Goodbye to the Bee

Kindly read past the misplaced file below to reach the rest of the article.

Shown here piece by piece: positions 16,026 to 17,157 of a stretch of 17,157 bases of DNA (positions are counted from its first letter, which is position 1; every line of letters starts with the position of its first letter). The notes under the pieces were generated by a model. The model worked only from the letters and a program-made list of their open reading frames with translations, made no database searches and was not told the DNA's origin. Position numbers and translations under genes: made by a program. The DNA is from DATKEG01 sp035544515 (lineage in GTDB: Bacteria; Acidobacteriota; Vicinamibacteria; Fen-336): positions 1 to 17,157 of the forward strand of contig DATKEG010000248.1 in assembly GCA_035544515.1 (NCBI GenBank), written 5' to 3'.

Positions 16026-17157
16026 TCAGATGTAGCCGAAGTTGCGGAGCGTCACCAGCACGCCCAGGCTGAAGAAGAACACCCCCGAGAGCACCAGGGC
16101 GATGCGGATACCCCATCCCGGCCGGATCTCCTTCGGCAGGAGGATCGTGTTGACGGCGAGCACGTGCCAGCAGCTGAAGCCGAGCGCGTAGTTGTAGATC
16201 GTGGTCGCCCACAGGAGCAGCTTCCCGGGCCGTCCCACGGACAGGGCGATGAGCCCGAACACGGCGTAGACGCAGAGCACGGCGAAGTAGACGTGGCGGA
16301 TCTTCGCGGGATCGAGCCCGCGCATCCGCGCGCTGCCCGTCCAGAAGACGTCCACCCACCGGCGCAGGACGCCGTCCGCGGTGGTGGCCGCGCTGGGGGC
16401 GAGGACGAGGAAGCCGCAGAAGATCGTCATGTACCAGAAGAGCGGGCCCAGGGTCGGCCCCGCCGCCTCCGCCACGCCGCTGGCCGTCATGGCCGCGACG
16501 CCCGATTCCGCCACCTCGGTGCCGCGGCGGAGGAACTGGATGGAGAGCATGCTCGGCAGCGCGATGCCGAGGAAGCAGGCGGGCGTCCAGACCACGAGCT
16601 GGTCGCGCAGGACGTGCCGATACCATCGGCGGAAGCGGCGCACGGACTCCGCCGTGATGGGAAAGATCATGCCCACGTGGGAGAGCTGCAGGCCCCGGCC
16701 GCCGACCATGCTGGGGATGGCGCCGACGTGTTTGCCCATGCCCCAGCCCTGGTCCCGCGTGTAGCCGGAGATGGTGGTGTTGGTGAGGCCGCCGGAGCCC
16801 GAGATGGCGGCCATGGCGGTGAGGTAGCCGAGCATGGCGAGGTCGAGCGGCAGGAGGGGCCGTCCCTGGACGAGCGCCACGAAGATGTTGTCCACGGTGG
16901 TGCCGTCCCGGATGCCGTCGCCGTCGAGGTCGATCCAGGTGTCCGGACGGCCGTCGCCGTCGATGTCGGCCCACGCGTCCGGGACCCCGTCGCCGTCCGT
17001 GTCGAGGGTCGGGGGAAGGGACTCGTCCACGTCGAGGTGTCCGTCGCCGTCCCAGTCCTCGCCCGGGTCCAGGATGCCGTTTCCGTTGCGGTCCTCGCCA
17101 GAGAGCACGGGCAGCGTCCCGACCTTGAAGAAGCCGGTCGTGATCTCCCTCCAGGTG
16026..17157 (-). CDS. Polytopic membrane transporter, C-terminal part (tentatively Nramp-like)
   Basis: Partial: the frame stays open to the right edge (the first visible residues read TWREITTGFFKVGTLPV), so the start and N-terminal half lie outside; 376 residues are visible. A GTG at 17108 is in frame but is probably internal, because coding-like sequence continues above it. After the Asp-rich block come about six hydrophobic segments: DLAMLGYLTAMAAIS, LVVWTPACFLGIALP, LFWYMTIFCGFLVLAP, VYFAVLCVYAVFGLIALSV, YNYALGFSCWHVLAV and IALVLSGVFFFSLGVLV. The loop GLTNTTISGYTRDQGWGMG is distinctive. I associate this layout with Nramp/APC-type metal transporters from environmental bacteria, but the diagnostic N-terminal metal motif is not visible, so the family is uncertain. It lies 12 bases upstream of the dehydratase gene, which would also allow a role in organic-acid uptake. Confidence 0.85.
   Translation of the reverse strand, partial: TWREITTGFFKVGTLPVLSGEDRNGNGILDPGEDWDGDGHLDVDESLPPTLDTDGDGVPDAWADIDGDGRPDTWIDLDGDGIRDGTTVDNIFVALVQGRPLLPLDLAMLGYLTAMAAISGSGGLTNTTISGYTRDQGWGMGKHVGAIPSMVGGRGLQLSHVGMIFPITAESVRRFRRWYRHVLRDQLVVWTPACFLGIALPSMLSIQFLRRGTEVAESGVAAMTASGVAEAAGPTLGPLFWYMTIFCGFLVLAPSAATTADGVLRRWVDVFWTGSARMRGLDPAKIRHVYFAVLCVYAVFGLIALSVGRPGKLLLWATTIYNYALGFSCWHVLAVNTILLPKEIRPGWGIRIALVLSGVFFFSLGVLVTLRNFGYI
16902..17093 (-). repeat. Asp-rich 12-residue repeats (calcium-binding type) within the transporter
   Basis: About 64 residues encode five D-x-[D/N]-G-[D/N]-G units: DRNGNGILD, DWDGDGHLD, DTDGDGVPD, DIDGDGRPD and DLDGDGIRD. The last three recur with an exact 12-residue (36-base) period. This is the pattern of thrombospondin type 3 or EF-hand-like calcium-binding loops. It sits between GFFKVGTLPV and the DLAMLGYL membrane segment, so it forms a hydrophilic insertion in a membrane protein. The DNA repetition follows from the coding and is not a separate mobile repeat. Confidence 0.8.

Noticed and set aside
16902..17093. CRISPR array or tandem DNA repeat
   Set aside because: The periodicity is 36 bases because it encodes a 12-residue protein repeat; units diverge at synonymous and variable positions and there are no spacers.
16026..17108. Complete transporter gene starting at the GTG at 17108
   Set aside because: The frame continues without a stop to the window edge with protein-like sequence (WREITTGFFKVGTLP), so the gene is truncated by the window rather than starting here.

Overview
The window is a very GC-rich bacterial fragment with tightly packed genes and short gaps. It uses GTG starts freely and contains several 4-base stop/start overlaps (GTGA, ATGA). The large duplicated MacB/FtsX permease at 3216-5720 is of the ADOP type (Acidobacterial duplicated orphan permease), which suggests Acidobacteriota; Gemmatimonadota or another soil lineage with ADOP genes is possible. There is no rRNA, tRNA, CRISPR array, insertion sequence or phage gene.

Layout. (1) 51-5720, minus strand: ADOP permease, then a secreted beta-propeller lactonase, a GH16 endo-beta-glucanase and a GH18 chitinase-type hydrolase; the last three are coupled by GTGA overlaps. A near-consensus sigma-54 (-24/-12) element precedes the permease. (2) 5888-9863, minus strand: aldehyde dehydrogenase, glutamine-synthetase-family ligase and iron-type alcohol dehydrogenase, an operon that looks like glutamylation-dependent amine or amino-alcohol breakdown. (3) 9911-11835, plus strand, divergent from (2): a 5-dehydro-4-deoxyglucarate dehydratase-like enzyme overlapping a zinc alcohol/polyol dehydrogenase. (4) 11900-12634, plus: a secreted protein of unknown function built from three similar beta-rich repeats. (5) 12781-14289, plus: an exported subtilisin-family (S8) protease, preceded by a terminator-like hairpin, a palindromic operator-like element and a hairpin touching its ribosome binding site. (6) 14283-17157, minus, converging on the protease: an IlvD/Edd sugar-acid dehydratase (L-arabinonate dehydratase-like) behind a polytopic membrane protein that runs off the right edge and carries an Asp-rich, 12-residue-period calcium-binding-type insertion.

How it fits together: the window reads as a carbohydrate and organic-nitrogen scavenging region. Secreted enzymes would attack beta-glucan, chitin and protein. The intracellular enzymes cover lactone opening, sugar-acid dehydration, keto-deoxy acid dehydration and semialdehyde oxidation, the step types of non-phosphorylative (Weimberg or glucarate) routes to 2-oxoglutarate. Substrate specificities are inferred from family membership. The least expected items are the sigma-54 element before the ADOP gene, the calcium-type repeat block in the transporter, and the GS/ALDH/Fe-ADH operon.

When I was a callow youth, more familiar with monster movies and comic books than with cliches, I found a note from my mother saying something like, “I’ve left some snacks out for the time being, but I’ll be back later to fix dinner.” There was really nothing odd about the note, but my overactive imagination swung into gear. The Time Being? What kind of strange creature is that, and why should we have to feed it snacks? Looking back, I wonder if there was some insight to that childish imagining. Time does seem a bit like a hungry creature that consumes things. This thought occurred to me while cruising the seacoast, doing research for our cover story. This area is rich with history and alive with progress, and the wake between those two powerful forces can be murky. As we drove between Rte. 1 and Rte. 1-A we saw a little bit of everything: honky-tonk commercial zones, growing village centers, quiet acres and grand homes of the gentry. We curled through a rural residential area where any one of the horses grazing along the road were worth way more than my new used Subaru Outback. We even drove by famous author Dan Brown’s sheltered manse. (I’d tell you where it is, but the Illuminati scans the N.H. media pretty thoroughly.) I found myself wondering how all this would look in another 50 years. Can Hampton Beach remain a tattooed blue-collar Riviera with the Boston population bubble pumping up property values and generally classing up the joint? While out that way, I decided to check one item off my life list: a stop for coffee and crullers at Seabrook’s famous Honey Bee Donut Shop. This place has long been part of the Seabrook social fabric, but acquired legendary status for me after I met the owner, Phil Englehardt, author of the rough and ready “Motorcycleman” series of books. Phil’s escapist tales blend fact and fantasy and the Bee is described in some detail, so naturally it was just like I imagined: cluttered, aromatic, comfy. The people in the booths looked a bit haggard, but at home. They seemed rooted to the vinyl seats and anchored to the stools at the counter. When I asked the waitress a question, I got an answer from at least three of the customers as well. “Good people,” I thought. “Good donuts, too.” I took some for the road. Just as we were sending this issue to the printer, I got an e-mail from Phil, telling me that he was closing the Honey Bee to do more writing and spend more time with his new publishing company, Revolution Booksellers. I’m happy for Phil and wish him well, but I’m also happy I took that long-overdue drive and visited the Honey Bee — before it became a snack for The Time Being.
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